Attorney-General Menahem Mazuz ended months of speculation Wednesday when he told the Knesset that he had set a May 2 hearing date for President Moshe Katsav over allegations that he raped and sexually harassed several women.
The hearing date is the first official confirmation that Mazuz is considering filing an indictment.
Mazuz added that Katsav, who is currently under a self-requested temporary suspension until mid-April, would need to receive another temporary suspension from the Knesset before the hearing date. Knesset Speaker Dalia Itzik is filling in as acting president during Katsav's suspension.
"The hearing process itself is short, but the decision process is not necessarily short and depends on the testimony," Mazuz said. "There will be a definite need to prolong the suspension period, unless a decision to remove the president from office is made by the Knesset."
Mazuz was at the Knesset House Committee's second chaotic meeting to discuss the impeachment of Katsav. While the first meeting last week erupted in arguments, Wednesday's meeting was even more tumultuous, with three MKs being evicted and several more voluntarily stepping out of the room when the discussion got too heated.
At the center of the arguments was whether or not the Knesset should take it upon itself to impeach the president, and how the procedure for the impeachment should proceed.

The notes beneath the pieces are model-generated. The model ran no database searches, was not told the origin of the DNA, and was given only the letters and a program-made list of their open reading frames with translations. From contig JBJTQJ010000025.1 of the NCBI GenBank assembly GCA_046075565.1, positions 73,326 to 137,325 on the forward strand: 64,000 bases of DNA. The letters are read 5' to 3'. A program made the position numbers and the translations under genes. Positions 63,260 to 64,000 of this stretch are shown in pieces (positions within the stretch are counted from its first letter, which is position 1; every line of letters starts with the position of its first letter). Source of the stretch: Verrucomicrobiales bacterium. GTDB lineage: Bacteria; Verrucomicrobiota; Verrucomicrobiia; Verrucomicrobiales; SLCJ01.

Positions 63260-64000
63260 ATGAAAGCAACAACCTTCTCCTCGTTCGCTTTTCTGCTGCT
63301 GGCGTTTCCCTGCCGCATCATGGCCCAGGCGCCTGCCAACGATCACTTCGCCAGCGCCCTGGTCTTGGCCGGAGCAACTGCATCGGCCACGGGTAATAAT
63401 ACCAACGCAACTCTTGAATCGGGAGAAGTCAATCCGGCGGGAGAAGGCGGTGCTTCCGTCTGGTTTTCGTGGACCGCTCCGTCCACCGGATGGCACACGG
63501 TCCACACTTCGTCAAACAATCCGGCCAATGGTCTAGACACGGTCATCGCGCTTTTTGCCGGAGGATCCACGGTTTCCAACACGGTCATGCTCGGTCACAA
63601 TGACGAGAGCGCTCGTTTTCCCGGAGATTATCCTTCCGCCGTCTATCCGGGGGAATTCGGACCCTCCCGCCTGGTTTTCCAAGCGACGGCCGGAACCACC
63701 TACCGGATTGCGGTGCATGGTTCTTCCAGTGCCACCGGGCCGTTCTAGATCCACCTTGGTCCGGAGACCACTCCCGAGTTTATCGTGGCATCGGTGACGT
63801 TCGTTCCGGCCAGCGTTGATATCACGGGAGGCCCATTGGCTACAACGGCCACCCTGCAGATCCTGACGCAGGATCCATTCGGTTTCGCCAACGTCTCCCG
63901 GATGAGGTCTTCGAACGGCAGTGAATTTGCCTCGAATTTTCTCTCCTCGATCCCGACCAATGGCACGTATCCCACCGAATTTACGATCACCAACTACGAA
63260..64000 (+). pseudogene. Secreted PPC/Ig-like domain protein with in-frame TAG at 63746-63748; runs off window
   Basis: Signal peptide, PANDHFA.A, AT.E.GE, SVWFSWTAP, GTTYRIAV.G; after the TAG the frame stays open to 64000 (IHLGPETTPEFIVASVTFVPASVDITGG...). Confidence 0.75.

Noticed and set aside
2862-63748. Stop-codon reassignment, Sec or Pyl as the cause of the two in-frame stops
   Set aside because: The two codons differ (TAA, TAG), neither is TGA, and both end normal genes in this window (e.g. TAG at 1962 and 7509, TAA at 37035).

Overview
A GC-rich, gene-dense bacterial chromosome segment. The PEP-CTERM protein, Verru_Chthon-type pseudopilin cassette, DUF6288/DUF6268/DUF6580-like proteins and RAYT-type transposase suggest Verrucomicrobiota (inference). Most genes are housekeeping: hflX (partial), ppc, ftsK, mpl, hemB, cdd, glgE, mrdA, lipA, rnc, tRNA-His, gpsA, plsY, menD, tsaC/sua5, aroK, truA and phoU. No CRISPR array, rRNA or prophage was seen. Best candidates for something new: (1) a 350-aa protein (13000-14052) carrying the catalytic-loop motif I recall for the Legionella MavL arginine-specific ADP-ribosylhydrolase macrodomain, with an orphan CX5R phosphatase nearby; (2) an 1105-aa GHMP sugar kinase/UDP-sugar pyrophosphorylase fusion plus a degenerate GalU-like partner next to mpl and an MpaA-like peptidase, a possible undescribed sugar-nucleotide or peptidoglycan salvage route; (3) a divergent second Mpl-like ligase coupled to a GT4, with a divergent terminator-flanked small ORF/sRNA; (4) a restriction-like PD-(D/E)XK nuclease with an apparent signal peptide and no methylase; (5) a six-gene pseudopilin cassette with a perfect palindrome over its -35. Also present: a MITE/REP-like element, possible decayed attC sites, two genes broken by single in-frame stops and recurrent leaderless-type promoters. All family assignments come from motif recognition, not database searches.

Mazuz added fuel to that fire when he told the committee that he was not sure if the procedure set down by the committee's legal adviser was "clear and legal."
"There are some important points that require clarificationâ€¦ the meaning of 'indecent behavior' would need to be defined," said Mazuz.
Mazuz added that the committee could not vote to impeach Katsav until the president had been given a chance to defend himself.
According to a poll conducted by The Jerusalem Post, there is currently no majority to indict Katsav in the committee or plenum.
Nineteen of the 25 committee MKs would need to vote in favor of impeachment and 90 of 120 plenum members. Currently the United Torah Judaism Party, and most of the Shas and Israel Beiteinu Parties would vote against impeachment.
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